Jun 13, 2014

    One in 3 execs here OK with misstating financials

    MORE than one-fourth of senior executives in Singapore feel it is justifiable to misstate financial performance in order to survive an economic downturn. The staggering statistic was one of many in Ernst & Young's (EY's) 13th and latest Global Fraud Survey.

    The exercise, which involved 2,719 interviews with senior decision-makers in the largest companies in 59 countries - conducted between November and February - looked at the perceived levels of fraud, bribery and corruption across the world in current times.

    It found that financial-statement fraud risk is still prevalent. Aside from Singapore's response, EY's survey found that - across the globe - 6 per cent of respondents said that misstating financial performance is justifiable in order to survive an economic downturn. This is an increase from 5 per cent two years ago.

    EY noted that this is driven by responses from emerging markets where, in some jurisdictions, a significantly higher proportion of respondents stated that they could justify such actions. Compared with Singapore (28 per cent), 24 per cent in India and 10 per cent in South Africa felt misstating financial performance was justifiable.

    "Our survey results show... that executives at senior levels are as likely to justify certain questionable or unethical acts as their more junior colleagues. This should be a significant concern, given their ability to override internal controls," EY's survey report said.

    It found that, in general, C-suite respondents are as likely to justify misstating financial performance, but that CEOs are more likely to justify it than other colleagues.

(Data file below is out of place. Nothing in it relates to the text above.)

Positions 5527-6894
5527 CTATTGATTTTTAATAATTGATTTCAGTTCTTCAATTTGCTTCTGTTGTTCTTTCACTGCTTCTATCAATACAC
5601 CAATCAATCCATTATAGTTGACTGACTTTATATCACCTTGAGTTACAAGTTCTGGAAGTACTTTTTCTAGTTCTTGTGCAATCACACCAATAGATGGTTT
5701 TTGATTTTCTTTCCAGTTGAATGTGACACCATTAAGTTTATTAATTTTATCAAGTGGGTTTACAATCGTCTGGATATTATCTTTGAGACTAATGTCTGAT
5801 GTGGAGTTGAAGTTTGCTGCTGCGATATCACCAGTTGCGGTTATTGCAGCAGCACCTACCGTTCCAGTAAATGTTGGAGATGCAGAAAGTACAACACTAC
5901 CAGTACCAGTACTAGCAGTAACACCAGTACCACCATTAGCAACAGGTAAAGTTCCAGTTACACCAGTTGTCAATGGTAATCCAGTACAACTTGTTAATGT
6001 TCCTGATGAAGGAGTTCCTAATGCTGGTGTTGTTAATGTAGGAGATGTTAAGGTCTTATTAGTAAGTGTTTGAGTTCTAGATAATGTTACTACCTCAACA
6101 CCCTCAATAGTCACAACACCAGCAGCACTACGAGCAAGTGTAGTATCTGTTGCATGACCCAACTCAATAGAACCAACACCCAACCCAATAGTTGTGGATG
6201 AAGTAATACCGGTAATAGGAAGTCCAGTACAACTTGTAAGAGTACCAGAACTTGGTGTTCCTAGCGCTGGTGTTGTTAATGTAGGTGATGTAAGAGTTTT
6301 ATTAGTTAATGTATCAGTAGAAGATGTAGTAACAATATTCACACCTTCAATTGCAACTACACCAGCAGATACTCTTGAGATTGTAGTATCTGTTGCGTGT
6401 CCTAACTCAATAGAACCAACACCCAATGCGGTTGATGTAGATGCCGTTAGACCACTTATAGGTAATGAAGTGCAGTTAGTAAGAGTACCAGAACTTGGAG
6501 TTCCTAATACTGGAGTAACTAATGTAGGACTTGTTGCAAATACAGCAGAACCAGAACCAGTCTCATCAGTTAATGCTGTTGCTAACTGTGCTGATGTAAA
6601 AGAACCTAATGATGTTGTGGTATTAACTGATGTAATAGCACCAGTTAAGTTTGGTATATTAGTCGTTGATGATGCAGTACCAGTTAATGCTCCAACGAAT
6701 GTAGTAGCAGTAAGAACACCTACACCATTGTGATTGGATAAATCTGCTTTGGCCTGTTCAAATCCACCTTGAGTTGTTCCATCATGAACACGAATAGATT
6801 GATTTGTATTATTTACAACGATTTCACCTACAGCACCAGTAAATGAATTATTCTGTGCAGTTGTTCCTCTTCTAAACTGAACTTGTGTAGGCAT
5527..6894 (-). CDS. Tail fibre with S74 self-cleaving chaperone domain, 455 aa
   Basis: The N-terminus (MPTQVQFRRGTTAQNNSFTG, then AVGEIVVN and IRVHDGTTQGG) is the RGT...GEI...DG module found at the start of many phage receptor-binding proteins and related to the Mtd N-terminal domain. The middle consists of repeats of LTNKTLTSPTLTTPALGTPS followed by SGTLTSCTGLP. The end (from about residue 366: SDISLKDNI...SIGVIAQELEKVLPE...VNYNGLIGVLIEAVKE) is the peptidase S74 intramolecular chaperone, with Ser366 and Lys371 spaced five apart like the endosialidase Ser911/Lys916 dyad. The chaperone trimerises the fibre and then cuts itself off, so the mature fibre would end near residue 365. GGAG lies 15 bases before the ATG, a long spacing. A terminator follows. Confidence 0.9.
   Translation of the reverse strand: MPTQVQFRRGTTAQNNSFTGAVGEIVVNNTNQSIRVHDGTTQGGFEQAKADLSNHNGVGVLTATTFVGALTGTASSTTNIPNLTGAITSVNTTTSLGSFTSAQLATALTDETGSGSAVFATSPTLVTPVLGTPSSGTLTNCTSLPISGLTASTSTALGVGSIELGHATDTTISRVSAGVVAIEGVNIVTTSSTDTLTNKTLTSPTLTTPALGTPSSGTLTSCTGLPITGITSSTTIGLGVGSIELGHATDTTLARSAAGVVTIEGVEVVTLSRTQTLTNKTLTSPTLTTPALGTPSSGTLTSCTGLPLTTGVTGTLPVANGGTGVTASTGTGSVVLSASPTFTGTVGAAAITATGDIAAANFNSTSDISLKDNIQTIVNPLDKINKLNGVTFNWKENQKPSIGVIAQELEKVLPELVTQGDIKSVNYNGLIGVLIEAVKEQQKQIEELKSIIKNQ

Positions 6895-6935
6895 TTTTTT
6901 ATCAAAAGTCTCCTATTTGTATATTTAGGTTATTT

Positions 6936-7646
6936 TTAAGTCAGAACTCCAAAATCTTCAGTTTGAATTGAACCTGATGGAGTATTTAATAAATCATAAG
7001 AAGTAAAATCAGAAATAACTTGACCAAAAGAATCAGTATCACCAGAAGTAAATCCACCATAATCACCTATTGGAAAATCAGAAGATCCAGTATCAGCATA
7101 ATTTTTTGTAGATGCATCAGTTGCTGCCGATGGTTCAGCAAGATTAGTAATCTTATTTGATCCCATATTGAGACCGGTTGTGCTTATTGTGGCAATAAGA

"Our results therefore reinforce the need for compliance programmes to fully encompass senior management. The risks posed by these individuals acting unethically have the potential to cause the most serious damage to their organisations."

    Another major risk faced by corporations is cybercrime. EY said its survey results suggest that some executives may be naive when it comes to the scale and severity of the threat posed to their business.

    In addition, the results also suggest that businesses may be slow in adapting to the source of these threats.

    Almost half of the respondents in EY's survey said they see cybercrime only as a very or fairly low risk to their business. Yet, research by the Economist Intelligence Unit shows nearly a third of all businesses sampled see an increase in the number of cyber security attacks over the past year.

    Respondents in EY's survey also said they see hackers as the biggest concern - and are underestimating the risk from organised crime syndicates as well as "advanced persistent threats".

    "Developing an effective response is more difficult without a proper understanding of the potential sources of attacks," EY points out.

    Its survey also found that bribery and corruption continue to pose a serious risk. In 40 per cent of the countries surveyed, more than half the respondents said corruption was widespread. It also found that one in five CEOs surveyed was asked to pay a bribe.

    EY says that companies' current approach to compliance - focused only on managing the legal and regulatory risks - is insufficient.

    "The conclusion that boards and senior management should draw is that an assessment of the risk needs to involve a wide range of functions and business units. This is also borne out by our respondents who see better collaboration between legal, compliance and internal audit as something that would improve the effectiveness of the compliance function."

    EY says companies need a multi-pronged approach. Boards must challenge management on the quality and frequency of their risk assessments, particularly around new risks such as cyberfraud and cybercrime.

    Companies should also use forensic data analytics tools to improve compliance and investigation outcomes. Specialised due diligence, such as anti-corruption due diligence, should be the norm and not the exception.

    Companies should also have clearly defined escalation procedures, whether to respond to a whistleblower or a cyber incident, to minimise the damage being done and to speed the process of board notification.